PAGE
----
Press Release on the Office of Emmett J. Scott

Creator

Identifier

TI00149

Description

Press Release describing how the War Department bureau headed by Emmett J. Scott has grown with the addition of other office workers.

Source

National Archives and Records Administration 130/68/3/00 box #3 entry #5 "Negroes" folder

Publisher

Woodrow Wilson Presidential Library

Requires

Requires proofreading.

Text

FOR IMMEDIATE RELEASE

WAR DEPARTMENT BUREAU STEADILY GROWING

Washington, D. C., August 7. When Mr. Emmett J. Scott, Secretary of Tuskegee Normal and Industrial Institute, was called to Washington last October to serve as Special Assistant to the Secretary of War, he immediately requested the Department of Commerce to release Mr. William H. Davis, who for many years had been performing stenographic and other technical work in that Department of the Government, and who for many years has been official stenographer of the National Negro Business League. Mr. Davis was accordingly released and has been serving as secretary and first assistant to Mr. Scott since the beginning of his work in Washington.

The office force was later enlarged by the addition of Mr. Charles A. Wilson, of Boston, Mass., a stenographic helper, and within the last few weeks by the further addition of Mr. Charles L. Webb, of Chicago, Ill., a stenographic helper, formerly status clerk in the United States General Land Office, Interior Department, and Mr. R. W. Thompson, the well-known correspondent, who has been transferred from the Treasury Department to serve as an assistant in handling the many intricate problems which come to the office of the Special Assistant, whose bureau looks after matters affecting the interest of colored soldiers and colored citizens generally during the period of the present war, and is acting in conjunction with the Committee on Public Information and other agencies of the Government in the important work of stimulating the continued loyalty of colored Americans.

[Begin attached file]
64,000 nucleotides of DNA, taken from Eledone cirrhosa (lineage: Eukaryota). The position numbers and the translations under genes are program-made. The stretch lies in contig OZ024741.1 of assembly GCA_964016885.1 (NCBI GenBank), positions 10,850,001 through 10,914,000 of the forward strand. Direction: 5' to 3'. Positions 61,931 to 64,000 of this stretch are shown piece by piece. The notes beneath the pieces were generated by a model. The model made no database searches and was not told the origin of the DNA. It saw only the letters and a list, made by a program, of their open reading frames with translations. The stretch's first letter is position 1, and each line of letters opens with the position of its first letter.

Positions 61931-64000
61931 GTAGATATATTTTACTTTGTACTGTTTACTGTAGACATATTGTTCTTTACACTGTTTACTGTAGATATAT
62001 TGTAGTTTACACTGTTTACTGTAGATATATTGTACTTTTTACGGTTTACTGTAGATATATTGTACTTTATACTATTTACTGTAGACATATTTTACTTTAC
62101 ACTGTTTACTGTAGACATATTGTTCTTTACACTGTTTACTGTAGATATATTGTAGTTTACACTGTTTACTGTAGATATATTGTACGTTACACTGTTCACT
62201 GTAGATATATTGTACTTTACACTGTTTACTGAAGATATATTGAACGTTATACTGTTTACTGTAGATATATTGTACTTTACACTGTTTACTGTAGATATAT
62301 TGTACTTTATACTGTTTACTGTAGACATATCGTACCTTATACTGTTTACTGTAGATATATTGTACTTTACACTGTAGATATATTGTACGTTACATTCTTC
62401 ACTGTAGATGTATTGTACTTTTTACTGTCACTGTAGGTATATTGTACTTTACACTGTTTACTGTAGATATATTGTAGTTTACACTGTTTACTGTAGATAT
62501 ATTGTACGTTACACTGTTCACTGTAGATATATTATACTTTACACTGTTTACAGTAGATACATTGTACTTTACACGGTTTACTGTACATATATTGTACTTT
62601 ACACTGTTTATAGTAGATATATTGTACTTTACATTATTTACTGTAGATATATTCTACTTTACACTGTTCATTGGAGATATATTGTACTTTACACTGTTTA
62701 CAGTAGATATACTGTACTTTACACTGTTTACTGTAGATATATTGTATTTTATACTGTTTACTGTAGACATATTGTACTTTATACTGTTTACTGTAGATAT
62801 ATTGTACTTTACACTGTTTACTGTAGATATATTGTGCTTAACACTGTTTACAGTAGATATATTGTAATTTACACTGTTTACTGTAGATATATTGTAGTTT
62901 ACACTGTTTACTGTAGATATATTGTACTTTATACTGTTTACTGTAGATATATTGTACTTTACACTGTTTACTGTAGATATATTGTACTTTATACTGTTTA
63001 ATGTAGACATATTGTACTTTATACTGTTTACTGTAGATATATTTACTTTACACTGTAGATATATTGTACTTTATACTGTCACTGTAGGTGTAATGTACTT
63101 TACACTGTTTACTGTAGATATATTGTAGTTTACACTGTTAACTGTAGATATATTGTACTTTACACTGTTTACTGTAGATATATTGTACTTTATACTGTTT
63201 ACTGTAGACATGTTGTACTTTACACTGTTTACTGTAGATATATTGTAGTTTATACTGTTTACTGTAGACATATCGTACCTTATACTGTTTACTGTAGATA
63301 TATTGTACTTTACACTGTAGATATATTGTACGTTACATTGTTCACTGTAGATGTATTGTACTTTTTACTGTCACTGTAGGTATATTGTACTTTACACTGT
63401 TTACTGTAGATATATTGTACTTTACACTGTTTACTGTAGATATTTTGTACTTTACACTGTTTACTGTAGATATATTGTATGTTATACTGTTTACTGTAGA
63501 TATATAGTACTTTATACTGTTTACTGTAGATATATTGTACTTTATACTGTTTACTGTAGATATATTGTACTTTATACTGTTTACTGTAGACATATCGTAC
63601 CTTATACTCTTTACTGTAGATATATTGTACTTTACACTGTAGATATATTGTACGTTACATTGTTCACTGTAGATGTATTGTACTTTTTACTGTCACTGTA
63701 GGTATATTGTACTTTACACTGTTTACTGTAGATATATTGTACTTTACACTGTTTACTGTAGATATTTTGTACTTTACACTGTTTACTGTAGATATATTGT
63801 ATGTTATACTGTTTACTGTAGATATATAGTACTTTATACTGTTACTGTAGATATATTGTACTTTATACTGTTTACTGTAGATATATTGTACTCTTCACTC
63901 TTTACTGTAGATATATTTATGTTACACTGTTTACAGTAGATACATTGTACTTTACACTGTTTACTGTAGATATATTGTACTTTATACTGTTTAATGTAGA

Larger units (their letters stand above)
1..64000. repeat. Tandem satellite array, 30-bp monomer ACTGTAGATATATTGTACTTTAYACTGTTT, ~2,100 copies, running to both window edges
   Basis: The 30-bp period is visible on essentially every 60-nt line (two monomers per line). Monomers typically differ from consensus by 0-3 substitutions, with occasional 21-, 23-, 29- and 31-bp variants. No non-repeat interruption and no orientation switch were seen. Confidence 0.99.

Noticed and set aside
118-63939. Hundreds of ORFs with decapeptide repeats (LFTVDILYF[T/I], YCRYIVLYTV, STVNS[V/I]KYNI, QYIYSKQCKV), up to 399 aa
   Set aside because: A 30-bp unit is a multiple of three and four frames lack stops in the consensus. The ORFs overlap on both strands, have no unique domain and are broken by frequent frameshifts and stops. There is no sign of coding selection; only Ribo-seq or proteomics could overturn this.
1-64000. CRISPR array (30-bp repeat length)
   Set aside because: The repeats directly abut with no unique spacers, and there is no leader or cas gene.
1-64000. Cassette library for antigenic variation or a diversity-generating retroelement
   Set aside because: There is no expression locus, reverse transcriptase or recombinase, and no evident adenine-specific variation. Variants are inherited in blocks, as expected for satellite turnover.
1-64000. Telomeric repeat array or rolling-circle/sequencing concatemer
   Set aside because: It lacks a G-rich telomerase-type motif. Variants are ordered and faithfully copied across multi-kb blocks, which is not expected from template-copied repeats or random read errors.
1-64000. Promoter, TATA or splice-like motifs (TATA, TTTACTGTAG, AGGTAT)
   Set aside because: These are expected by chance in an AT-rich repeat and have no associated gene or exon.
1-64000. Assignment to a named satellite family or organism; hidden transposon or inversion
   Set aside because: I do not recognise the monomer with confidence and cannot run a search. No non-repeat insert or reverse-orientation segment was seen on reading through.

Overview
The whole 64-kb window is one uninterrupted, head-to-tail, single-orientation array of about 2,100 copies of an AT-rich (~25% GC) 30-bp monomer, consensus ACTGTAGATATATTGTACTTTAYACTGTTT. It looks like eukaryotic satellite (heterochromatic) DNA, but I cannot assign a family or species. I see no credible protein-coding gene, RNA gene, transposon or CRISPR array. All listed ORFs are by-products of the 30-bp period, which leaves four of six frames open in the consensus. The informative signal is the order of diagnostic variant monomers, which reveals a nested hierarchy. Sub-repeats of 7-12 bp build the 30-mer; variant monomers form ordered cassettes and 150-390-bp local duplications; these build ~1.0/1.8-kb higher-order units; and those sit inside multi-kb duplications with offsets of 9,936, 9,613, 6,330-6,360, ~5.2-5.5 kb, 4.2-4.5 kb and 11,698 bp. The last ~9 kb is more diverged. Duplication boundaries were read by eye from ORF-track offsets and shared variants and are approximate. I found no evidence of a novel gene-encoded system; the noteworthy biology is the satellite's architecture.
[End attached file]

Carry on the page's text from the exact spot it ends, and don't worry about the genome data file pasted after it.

The duties involving upon Mr. Scott have grown steadily in volume and gravity and it has been necessary to steadily increase his office force to keep pace with the overwhelming mass of correspondence that flows daily into the office and to properly care for the welfare of the hundreds of cases that constantly press for attention and touch every possible phase of the activities of the colored people of the nation.

Original Format

Press Release

Files

T100149.pdf

Citation

Unknown, “Press Release on the Office of Emmett J. Scott,” 1918 August 7, TI00149, Race and Segregation Collection, Woodrow Wilson Presidential Library & Museum, Staunton, Virginia.